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Articles of Interest to Point of Law Readers

  • Do high heels cause schizophrenia? In Scared Senseless, Ronald Bailey reviews Geoffrey C. Kabat's recent book entitled Hyping Health Risks, in which this and other, more influential health scares such as electromagnetic fields, cancer clusters, radon gas, passive smoking exposure, cell phones, flu shots and the like are analyzed in the context of the economics and incentives of current science research practice and funding. Dr. Kabat, who found himself in the midst of heated controversy over the funding of his own smoking research, provides a knowledgeable window into the conjunction of science, the public health media, and law.
  • Can a 100 year old book long sunk into obscurity, once heralded as a landmark study of American political society, offer a fresh insight into our political culture? The current New Yorker provides a fresh assessment of Arthur Fisher Bentley's TheProcess of Government: A Study of Social Pressures and asks the important question, does the wrangling of interest groups corrupt politics - or constitute it? The article takes on Thomas Frank's latest attempt to tell the benighted U.S. electorate that they don't know what they are doing.
  • What does that Harvard MBA actually teach you? More importantly, what do its possessors do to our markets? In what is described as a "horrifying and very funny memoir," Ahead of the Curve, Philip Delves Broughton immerses himself in the weird culture of entitlement, decadence and fatuous therapeutics including "bonding games," "personal development exercises" and other biz school antics. The review closes with:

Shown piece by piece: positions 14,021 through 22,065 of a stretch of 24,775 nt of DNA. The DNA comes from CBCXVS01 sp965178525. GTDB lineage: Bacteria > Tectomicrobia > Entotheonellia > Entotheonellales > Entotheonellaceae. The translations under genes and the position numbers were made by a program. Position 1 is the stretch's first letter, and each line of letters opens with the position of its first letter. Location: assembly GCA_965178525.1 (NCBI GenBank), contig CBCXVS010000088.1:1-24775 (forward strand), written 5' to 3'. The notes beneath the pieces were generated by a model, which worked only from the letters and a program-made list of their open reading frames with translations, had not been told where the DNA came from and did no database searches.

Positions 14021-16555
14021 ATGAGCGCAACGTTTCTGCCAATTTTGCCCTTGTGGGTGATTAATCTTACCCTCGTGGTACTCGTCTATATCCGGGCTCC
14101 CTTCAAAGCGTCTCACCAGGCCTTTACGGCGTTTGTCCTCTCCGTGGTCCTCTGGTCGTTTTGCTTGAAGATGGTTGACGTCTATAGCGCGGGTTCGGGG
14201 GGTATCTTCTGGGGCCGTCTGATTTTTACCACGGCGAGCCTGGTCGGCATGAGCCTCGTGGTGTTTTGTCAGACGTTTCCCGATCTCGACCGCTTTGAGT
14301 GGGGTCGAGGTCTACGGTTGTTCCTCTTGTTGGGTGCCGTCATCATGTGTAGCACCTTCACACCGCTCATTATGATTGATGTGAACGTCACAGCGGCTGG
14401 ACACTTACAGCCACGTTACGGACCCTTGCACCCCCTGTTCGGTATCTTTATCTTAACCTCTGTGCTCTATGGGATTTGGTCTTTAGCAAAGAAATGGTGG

• "this wonderful bit of data from a study by a banking analyst who tried to track the American equity markets in relation to the number of HBS graduates who chose to go to work in finance each year. If the figure was less than 10%, the market went up not long after. More than 30% and the market was headed for a crash. In 2006, Mr. Broughton reports, 42% of the HBS grads went to work in finance. Right on schedule."
  • Ask yourself, would you design a system of higher education like this?:
    First, we will set up a single goal to represent educational success, which will take four years to achieve no matter what is being taught. We will attach an economic reward to it that seldom has anything to do with what has been learned. We will urge large numbers of people who do not possess adequate ability to try to achieve the goal, wait until they have spent a lot of time and money, and then deny it to them. We will stigmatize everyone who doesn't meet the goal. We will call the goal a "BA."
    Charles Murray proposes a new way of thinking about higher education that tuition-strapped parents and loan-laden students might want to do some hard thinking about before blindly chasing today's prohibitively expensive and increasingly devalued bachelor's degree.

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Rafael Mangual
Project Manager,
Legal Policy

Manhattan Institute


Published by the Manhattan Institute

The Manhattan Insitute's Center for Legal Policy.